Latvia Factsheet

Latvia is a Member State of the Council of Europe (COE) and of the United Nations (UN), and has human rights obligations at the regional and universal levels.

Regional: European System

As a Member of the COE, Latvia has ratified the European Convention on Human Rights and is subject to the jurisdiction of the European Court of Human Rights. Latvia has ratified the  Revised European Social Charter, but has not authorized the European Committee of Social Rights to decide collective complaints against it. Its human rights policies and practices are also monitored by the COE Commissioner for Human Rights, who identifies gaps in human rights protection, conducts country visits, engages in dialogue with States, and prepares thematic reports and advice.

Individuals and groups have submitted complaints of human rights violations committed by Latvia to the European Court of Human Rights. For example, the Court held Latvia responsible for violating the right to life when an individual died after receiving inadequate medical attention in a police station and when authorities failed to properly investigate his death. See ECtHR, Jasinskis v. Latvia, no. 45744/08, ECHR 2010, Judgment of 21 December 2010. Additionally, the Court may grant interim measures to protect people in urgent situations of risk in Latvia.

As a State party to the Revised European Social Charter, Latvia must submit yearly reports to the European Committee of Social Rights on its implementation of the Charter’s provisions.

Latvia is a party to the following regional human rights treaties:

  • European Convention on Human Rights and several of its protocols
  • Revised European Social Charter
  • COE Convention on Action against Trafficking in Human Beings
  • European Convention for the Prevention of Torture and Inhuman or Degrading Treatment or Punishment
  • Framework Convention for the Protection of National Minorities

United Nations System

As a UN Member State, Latvia is subject to the oversight of various UN human rights bodies, including the Human Rights Council and its Universal Periodic Review and thematic special procedures. As a party to specific universal human rights treaties, Latvia’s policies and practices are monitored by UN treaty bodies. It has accepted the complaints procedure of two treaty bodies.

Latvia has ratified the following UN human rights treaties:

  • International Covenant on Civil and Political Rights (ICCPR)
  • International Covenant on Economic, Social and Cultural Rights (ICESCR)
  • Convention against Torture and Other Cruel, Inhuman or Degrading Treatment or Punishment (CAT)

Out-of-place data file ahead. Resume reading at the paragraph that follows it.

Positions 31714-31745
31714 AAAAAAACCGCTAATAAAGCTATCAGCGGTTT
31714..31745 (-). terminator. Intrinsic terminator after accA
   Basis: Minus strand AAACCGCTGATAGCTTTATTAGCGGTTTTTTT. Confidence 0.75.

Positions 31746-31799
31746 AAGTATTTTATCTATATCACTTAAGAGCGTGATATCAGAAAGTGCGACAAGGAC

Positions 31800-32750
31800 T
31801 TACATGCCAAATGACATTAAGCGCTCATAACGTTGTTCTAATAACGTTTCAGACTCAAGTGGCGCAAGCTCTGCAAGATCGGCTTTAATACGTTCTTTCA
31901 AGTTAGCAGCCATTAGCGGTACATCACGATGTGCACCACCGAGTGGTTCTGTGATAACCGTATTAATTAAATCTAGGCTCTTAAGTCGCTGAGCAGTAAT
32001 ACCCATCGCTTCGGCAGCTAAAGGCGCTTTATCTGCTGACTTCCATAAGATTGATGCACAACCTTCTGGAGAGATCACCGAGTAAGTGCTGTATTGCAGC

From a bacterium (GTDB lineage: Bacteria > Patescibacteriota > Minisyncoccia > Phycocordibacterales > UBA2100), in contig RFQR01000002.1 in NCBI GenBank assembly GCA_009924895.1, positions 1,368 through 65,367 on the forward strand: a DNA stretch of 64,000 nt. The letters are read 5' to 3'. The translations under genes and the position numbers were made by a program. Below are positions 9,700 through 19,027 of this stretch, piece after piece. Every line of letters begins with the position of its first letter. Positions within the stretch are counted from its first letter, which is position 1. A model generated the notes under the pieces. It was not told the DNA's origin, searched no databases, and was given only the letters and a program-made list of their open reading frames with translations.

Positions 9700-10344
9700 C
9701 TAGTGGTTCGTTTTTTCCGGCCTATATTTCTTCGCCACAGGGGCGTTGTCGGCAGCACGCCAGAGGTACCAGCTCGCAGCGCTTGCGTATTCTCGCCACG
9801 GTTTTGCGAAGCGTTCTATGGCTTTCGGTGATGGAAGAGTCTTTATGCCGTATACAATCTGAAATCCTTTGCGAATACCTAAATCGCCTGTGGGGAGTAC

• Convention on the Elimination of All Forms of Discrimination Against Women (CEDAW)
  • Convention on the Rights of Persons with Disabilities (CRPD)
  • Convention on the Rights of the Child (CRC)
  • International Convention on the Elimination of All Forms of Racial Discrimination (CERD)

Latvia has also ratified the Second Optional Protocol to the ICCPR aimed at abolishing the death penalty, and optional protocols to the CRC addressing children in armed conflict and the sale of children, child prostitution, and child pornography. Latvia has a duty to submit State reports to the UN treaty body associated with each UN human rights treaty Latvia has ratified. These reports must be submitted on a periodic basis and describe the steps Latvia has taken to implement the treaty provisions.

Latvia has also ratified optional protocols and made appropriate declarations allowing individuals to submit complaints against the State alleging violations of the ICCPR and CRPD. Additionally, certain UN treaties contain inquiry procedures, which allow the UN treaty body to consider allegations of grave or systematic human rights violations. Latvia has accepted the inquiry procedures of the CAT and CRPD.

In March 2001, Latvia extended a standing invitation to UN special procedures, which means that any such mandate holders are welcome to conduct visits in Latvia. For example, the Special Rapporteur on the sale of children, child prostitution and child pornography went on a mission to Latvia in October 2008 and published a visit report in July 2009.

For more information on Latvia’s engagement with UN human rights bodies, visit


Last updated: February 2020